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Langue English Langue du Résumé Titre Original
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ISSN 0021-8901 ISBN Médium
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Notes WOS:000478601300007 Approuvé pas de
Numéro d'Appel MARBEC @ isabelle.vidal-ayouba @ collection 2619
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Auteur (up) Chiarello, M.; Auguet, J.-C.; Bettarel, Y.; Bouvier, C.; Claverie, T.; Graham, N.A.J.; Rieuvilleneuve, F.; Sucre, E.; Bouvier, T.; Villeger, S.
Titre Skin microbiome of coral reef fish is highly variable and driven by host phylogeny and diet Type Article scientifique
Année 2018 Publication Revue Abrégée Microbiome
Volume 6 Numéro Pages 147
Mots-Clés bacterial communities; divergence; diversity; evolution; insights; life-history; Microbiota; mucus; patterns; Phylogenetic diversity; Phylogenetic signal; Phylosymbiosis; sequence data; Teleost; Tropical; vulnerability
Résumé Background: The surface of marine animals is covered by abundant and diversified microbial communities, which have major roles for the health of their host While such microbiomes have been deeply examined in marine invertebrates such as corals and sponges, the microbiomes living on marine vertebrates have received less attention. Specifically, the diversity of these microbiomes, their variability among species, and their drivers are still mostly unknown, especially among the fish species living on coral reefs that contribute to key ecosystem services while they are increasingly affected by human activities. Here, we investigated these knowledge gaps analyzing the skin microbiome of 138 fish individuals belonging to 44 coral reef fish species living in the same area. Results: Prokaryotic communities living on the skin of coral reef fishes are highly diverse, with on average more than 600 OTUs per fish, and differ from planktonic microbes. Skin microbiomes varied between fish individual and species, and interspecific differences were slightly coupled to the phylogenetic affiliation of the host and its ecological traits. Conclusions: These results highlight that coral reef biodiversity is greater than previously appreciated, since the high diversity of macro-organisms supports a highly diversified microbial community. This suggest that beyond the loss of coral reefs-associated macroscopic species, anthropic activities on coral reefs could also lead to a loss of still unexplored host-associated microbial diversity, which urgently needs to be assessed.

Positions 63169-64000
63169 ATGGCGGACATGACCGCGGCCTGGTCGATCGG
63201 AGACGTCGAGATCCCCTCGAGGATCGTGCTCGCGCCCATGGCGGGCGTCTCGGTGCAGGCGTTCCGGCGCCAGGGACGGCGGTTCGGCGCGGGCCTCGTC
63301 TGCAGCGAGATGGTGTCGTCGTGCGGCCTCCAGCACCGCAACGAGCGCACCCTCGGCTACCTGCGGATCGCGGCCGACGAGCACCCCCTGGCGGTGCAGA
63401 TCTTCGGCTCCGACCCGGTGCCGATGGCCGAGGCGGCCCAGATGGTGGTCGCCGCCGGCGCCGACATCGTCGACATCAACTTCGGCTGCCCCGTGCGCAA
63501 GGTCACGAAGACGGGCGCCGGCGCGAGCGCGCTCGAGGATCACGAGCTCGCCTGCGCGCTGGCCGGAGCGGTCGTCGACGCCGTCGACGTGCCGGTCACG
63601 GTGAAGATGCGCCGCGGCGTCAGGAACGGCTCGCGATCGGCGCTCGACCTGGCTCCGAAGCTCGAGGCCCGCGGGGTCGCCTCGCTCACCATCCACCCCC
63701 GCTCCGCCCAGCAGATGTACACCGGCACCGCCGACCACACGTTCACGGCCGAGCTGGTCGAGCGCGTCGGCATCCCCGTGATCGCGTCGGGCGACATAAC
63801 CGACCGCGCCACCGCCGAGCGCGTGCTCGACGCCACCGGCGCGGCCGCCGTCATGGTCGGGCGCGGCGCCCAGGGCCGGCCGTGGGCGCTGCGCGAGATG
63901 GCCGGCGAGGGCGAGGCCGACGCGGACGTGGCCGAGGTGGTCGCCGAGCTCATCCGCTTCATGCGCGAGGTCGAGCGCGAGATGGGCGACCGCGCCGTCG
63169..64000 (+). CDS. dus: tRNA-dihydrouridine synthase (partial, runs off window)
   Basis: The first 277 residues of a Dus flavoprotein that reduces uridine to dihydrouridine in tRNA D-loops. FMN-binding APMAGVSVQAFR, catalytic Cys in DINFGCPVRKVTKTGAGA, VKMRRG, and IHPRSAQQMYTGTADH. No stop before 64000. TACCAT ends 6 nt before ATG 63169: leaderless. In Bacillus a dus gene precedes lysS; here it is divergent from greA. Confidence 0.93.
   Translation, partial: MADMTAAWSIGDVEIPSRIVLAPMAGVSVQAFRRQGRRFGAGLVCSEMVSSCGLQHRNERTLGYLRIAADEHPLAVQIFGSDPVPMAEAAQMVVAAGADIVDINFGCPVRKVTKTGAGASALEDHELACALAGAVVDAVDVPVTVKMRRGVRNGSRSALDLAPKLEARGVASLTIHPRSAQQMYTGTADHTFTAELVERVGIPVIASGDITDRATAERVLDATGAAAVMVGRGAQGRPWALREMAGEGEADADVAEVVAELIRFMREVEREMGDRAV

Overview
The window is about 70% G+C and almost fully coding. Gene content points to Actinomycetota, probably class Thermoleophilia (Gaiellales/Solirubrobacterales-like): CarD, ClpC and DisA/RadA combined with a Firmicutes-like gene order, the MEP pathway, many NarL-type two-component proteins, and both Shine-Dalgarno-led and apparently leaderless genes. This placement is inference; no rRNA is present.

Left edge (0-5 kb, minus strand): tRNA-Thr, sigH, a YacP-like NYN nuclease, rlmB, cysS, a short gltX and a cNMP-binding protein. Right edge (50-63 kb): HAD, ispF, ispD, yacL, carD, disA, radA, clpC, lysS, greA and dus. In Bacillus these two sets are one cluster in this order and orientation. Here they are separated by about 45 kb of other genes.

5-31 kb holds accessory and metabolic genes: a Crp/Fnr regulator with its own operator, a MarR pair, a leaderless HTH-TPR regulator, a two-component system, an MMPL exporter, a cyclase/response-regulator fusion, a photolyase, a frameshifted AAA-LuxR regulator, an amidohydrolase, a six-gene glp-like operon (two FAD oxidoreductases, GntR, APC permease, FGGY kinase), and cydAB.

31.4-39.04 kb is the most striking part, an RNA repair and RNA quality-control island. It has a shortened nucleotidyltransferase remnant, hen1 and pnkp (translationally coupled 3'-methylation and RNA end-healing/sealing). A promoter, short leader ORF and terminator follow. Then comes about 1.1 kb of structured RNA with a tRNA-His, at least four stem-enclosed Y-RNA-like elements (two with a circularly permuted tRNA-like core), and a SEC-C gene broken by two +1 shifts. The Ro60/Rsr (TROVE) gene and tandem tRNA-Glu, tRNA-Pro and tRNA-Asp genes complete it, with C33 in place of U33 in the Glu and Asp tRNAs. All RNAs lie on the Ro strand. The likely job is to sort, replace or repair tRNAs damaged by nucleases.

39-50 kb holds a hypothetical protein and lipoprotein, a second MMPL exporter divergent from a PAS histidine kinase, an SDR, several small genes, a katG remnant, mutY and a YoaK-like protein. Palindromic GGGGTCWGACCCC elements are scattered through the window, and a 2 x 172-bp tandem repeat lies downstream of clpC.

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ISSN 2049-2618 ISBN Médium
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Numéro d'Appel MARBEC @ alain.herve @ collection 2421
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Auteur (up) D'agata, S.; Mouillot, D.; Wantiez, L.; Friedlander, A.M.; Kulbicki, M.; Vigliola, L.
Titre Marine reserves lag behind wilderness in the conservation of key functional roles Type Article scientifique
Année 2016 Publication Revue Abrégée Nat. Commun.
Volume 7 Numéro Pages 12000
Mots-Clés biodiversity; coral-reef fishes; diversity indexes; ecosystem; new-caledonia; population-density; protected areas; species richness; visual-census; vulnerability